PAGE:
h a l f b a k e r y
Yeah, I wish it made more sense too.
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It has occurred to me that there is a potential problem
with respect to "nuclear proliferation". I am pointing it
so that steps might be taken to try to prevent that
problem from becoming real.
It is well known that if you take an atom of Uranium-238
and add a neutron to it, it becomes
of radioactive decay, becomes Neptunium-239 and then
Plutonium-239 (all within a few days). It is not hugely
difficult to make a nuclear explosive device from some
(classified quantity of) Pu-239 --every nation that has
appears to have succeeded on the first attempt-- and so
the international community tries to thoroughly control
various ways in which uranium gets used.
Meanwhile, some other chemical elements don't appear
have much in the way of "international controls", and the
two elements I wish to bring to your attention are
Almost all naturally-existing Thorium is Th-232 (and it is
3 times as abundant as Uranium), and more
than 90% of Lithium is Li-7 (often the percentage is even
higher, because lots of lithium has been processed to
remove the other isotope, Li-6, for making hydrogen
Well, today I happened to notice that someone could
Li-7 and put it into a modest particle accelerator
enough that just about any mad scientist could afford
one), and then bombard Th-232 with it and ....
Well, the exact reaction is Th-232 + Li-7 -> Np-239,
quickly becomes Pu-239....
Admittedly, it would take someone quite a while to
bombard enough Thorium to end up with enough
to build an explosive nuclear device, which gives us a
window of opportunity to see about enacting
controls to prevent some mad scientist from getting
|aren't people actually trying to create commercial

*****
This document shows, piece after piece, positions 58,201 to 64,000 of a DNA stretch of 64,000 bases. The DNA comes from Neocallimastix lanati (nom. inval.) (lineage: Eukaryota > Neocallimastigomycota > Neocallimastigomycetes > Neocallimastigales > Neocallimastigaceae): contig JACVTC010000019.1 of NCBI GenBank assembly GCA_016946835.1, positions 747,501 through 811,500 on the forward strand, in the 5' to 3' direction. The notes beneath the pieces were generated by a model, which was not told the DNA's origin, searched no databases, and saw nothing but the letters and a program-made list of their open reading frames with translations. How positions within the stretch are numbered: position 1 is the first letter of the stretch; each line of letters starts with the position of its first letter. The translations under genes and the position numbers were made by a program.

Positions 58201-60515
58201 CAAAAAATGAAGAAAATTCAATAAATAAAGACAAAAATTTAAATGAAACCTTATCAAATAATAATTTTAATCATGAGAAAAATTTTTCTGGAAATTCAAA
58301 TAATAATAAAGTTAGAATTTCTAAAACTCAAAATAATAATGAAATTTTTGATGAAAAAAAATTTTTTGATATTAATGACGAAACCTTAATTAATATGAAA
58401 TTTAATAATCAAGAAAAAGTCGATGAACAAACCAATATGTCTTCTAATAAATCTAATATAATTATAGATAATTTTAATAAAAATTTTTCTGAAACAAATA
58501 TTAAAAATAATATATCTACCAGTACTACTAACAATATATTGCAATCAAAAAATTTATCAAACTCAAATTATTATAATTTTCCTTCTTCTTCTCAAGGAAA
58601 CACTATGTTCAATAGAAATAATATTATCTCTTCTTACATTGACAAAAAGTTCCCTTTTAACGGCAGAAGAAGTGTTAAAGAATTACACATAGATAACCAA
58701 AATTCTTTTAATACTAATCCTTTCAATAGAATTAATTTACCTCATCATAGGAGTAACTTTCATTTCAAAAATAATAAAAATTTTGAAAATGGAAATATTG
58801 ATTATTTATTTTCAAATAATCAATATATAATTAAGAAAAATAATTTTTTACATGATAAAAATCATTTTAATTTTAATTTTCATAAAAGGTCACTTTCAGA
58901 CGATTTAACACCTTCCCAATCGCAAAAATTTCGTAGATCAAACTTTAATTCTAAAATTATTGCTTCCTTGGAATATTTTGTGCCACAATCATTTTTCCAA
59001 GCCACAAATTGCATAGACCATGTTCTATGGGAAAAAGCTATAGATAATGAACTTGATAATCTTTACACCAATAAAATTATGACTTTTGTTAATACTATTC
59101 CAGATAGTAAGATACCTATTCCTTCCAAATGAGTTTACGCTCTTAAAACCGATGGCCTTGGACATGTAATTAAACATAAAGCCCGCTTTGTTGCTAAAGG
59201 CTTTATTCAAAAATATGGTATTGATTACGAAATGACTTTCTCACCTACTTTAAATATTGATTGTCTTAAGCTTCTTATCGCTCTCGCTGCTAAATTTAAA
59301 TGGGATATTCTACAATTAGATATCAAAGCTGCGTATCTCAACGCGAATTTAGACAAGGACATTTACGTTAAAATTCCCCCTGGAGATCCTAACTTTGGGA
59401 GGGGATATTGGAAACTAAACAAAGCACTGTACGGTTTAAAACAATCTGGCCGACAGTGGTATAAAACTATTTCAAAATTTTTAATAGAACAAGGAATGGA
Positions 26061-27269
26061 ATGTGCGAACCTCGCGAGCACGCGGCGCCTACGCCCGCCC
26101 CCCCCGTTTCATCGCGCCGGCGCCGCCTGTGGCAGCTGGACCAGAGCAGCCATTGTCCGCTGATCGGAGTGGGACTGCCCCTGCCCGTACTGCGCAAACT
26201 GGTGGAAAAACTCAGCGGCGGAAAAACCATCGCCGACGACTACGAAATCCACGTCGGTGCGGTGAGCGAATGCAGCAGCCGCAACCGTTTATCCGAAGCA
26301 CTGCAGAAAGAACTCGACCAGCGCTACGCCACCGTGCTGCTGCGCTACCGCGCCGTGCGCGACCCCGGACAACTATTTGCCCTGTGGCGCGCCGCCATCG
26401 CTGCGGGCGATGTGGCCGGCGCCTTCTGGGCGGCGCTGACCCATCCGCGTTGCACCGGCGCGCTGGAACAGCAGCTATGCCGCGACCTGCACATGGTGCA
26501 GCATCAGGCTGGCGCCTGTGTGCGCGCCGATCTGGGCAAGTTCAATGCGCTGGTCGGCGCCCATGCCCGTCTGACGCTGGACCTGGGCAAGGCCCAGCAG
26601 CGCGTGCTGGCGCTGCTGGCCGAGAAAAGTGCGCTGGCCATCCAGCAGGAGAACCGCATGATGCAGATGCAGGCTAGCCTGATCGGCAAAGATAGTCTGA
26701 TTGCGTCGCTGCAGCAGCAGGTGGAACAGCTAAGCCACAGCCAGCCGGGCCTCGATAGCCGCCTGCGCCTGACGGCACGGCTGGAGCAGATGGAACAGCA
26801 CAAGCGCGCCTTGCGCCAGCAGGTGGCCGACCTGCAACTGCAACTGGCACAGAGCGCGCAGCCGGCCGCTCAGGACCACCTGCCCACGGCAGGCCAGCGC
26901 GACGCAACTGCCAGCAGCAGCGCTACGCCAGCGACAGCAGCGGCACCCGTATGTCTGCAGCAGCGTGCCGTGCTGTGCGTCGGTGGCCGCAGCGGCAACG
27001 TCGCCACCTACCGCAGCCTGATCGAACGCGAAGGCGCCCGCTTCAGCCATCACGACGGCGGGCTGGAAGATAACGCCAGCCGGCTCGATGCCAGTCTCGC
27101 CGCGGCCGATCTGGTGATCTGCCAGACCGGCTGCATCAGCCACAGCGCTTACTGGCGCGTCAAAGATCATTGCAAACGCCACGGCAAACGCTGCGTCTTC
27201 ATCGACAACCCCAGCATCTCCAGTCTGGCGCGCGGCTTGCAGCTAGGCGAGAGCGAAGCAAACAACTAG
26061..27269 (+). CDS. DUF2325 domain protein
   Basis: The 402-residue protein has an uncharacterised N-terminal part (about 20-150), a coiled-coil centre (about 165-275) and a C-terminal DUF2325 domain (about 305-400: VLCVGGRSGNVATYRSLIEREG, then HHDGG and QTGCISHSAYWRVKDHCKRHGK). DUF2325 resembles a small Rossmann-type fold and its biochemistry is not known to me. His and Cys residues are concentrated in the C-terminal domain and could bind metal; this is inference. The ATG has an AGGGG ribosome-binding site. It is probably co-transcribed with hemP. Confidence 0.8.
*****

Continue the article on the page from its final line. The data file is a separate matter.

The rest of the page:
small scale Thorium reactors, even car engines?
|I'm pretty confident all/most of these pathways are well trodden.
|Li7, since the Castle Bravo incident, has been known to be similarly useful as a nuclear fuel as Li6. Whoops. That's an interesting story if you're interested - 15Mt yield, when predicted yield was 6Mt. Someone either got fired, or promoted over that one (but in reality, there were some horrible consequences).
|What you might not have realised is there is a fissile fuel available as a direct product of Thorium neutron capture, that is U-233. In fact, in a reactor, it is the U-233 that is actually fissioning to produce energy, the Thorium is only the feedstock. The Americans, and some other nations ran the requisite trials of U-233 as a bomb making material many moons ago. It isn't as suitable as U-235 or Pu-239, but it does work.
....So, there is already a big proliferation risk with Thorium reactors, and you don't need a particle accelerator either...
|There are many benefits as well, but Thorium reactors are, by definition, breeder reactors of fissile fuel. Some long and hard consideration needs to be given to the potential consequences of broad utilisation of Thorium based nuclear power.
|While superficially attractive, the idea is
unworkable. What is being described is
|Bombarding nucleii with other nucleii with
the intent of getting them to fuse is radically
different from neutron bombardment.
Neutrons don't interact, and the process is
dependant only on the cross-section of the
target nucleii and the energy of the neutrons.
|In the process described, the Lithium nucleii
will just ionize the target, rapidly shedding
energy- unless the target is plasma. That's
one of the reasons why fusion systems, both
weapons and reactors, require plasma.